Some people dream entirely in black and white. A total of 15% of the global population are thought to be sleepwalkers. There are plenty of interesting facts and benefits associated with sleep.
Here are 8 of them that might benefit you to know:
- Beauty Sleep is a Real Thing
Research reveals that people who get enough sleep are likely to look and feel better than those who don’t. This is because sleep helps to reduce dark circles and puffiness around the eyes, as well as improve skin tone and texture.
A rested face is instantly judged to be healthier and often more attractive, whilst those who have not had enough sleep have less elasticity, unevenly pigmented, and considerably more wrinkled skin.
- Sleep ‘Cleans’ your Brain and Helps you Heal
Researchers have discovered that while you sleep, your brain washes away toxins that can cause loss of brain function and Alzheimer’s. A system in the brain (similar to the lymphatic system) opens up during sleep to flush the brain with fluids and clear out any toxic by-products caused by the day’s neural activity.
Nightly ‘self-cleaning’ keeps our minds healthy and sharp as we age. During the deep sleep phase, our body also releases growth hormones that repair damaged tissue and promote healing.
- Sleep Can Help You Learn Better
During sleep, the brain can process and consolidate information from daytime activities. This helps to form connections between ideas and memories, making it easier to recall them later on.
During sleep, the brain is better able to store and recall memories. This is because sleep helps to strengthen the connections between neurons responsible for memory formation.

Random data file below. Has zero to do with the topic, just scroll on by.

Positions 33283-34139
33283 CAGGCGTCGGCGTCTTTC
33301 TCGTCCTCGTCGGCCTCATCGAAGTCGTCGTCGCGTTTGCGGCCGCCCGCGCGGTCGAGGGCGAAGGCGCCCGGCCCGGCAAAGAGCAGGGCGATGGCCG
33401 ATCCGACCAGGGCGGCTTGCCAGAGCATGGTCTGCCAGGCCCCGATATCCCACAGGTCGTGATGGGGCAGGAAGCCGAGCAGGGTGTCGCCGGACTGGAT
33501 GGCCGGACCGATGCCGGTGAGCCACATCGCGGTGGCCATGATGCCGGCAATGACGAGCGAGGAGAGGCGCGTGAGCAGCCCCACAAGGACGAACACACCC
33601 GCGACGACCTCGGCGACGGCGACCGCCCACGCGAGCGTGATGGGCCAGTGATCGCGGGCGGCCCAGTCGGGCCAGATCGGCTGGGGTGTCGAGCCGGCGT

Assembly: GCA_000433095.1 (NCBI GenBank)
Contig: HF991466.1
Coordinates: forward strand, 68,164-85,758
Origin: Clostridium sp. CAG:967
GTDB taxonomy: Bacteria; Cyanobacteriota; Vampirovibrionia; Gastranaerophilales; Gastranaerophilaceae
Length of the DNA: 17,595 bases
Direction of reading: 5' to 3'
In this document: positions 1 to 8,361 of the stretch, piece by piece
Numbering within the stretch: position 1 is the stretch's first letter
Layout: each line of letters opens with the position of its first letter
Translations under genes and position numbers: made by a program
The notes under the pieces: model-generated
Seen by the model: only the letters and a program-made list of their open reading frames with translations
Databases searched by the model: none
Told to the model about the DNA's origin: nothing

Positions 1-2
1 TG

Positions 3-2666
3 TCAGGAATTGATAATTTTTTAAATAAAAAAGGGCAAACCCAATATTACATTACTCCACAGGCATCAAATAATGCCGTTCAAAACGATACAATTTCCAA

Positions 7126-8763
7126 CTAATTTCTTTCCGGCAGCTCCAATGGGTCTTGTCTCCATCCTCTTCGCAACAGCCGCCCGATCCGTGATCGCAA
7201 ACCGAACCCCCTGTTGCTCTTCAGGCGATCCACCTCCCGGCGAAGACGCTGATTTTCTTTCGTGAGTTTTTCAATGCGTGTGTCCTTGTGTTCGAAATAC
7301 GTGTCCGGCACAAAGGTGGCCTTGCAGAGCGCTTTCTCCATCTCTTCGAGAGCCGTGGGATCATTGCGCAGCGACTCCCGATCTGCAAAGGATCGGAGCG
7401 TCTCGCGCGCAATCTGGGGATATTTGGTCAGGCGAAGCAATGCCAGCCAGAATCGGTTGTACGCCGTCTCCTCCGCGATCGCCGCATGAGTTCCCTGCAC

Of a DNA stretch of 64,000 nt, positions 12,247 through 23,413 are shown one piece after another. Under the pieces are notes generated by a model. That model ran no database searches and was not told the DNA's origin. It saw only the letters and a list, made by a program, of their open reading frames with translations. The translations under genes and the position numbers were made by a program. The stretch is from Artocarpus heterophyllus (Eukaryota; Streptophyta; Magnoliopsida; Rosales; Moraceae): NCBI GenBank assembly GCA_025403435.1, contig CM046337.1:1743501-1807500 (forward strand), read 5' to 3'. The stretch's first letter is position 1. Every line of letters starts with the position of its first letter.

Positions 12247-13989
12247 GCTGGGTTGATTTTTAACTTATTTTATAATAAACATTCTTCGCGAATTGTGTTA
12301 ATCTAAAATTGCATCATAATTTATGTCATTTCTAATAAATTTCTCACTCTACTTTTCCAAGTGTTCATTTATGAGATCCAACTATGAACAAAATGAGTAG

- Sleep Boosts the Immune System
During sleep, our body regenerates and repairs what has been worn out during daytime activities. To carry out this process, the body winds down most of its functions. During deep sleep, the heart rate decreases, blood pressure drops, breathing becomes slower and shallower, and muscles relax.
A good, restful night’s sleep provides your immune system with time to ‘store’ memories of infection so your body can build up defences to fight the same illnesses in the future.
- Sleep can Make you Richer
If you are keen to earn more money, science has a simple solution: Sleep more! As it turns out, sleep deprivation is not only bad for your health; it’s also bad for your bank account.
A study has found that in areas where the sun sets earlier, people sleep for longer and this translates into higher earnings. In the long term, just one extra hour of sleep a week increases wages by 4.9%. So if you live in an area that gets darker earlier, you should be richer – and happier.
- Sleep Can Help You Lose Weight
Studies have shown that people who get enough sleep are less likely to be overweight than those who don’t. This is because, during sleep, the body releases hormones that regulate appetite. The quality and duration of nocturnal sleep are vitally important to how the body burns fat and regulates muscle building.
The amount of sleep you get affects hormones that regulate hunger and stimulate the appetite. Not getting enough rest might make you eat more and increase your craving for high-calorie foods and carbohydrates.
- Sleep Boosts Athletic Performance
Studies have also shown that athletes who get enough sleep are likely to perform better and unlock their sporting excellence than those who don’t. This is because sleep helps to restore energy levels, improve coordination and balance and reduce fatigue.
Sleep is critical for physiological, biochemical and cognitive restoration in athletes and sports people. Surprisingly, studies show that even low-level fatigue can impair reaction times as much, or even more, than being legally drunk.
- Sleep Can Help You Live Longer
Further studies have revealed that people who get enough sleep are less likely to die prematurely than those who don’t get sufficient sleep. This is because sleep helps to reduce stress and inflammation, which can lead to several chronic illnesses.
There are several ways that inadequate sleep can result in premature death, ranging from accidents and deadly mistakes to health issues like type 2 diabetes, raised blood pressure and kidney disease.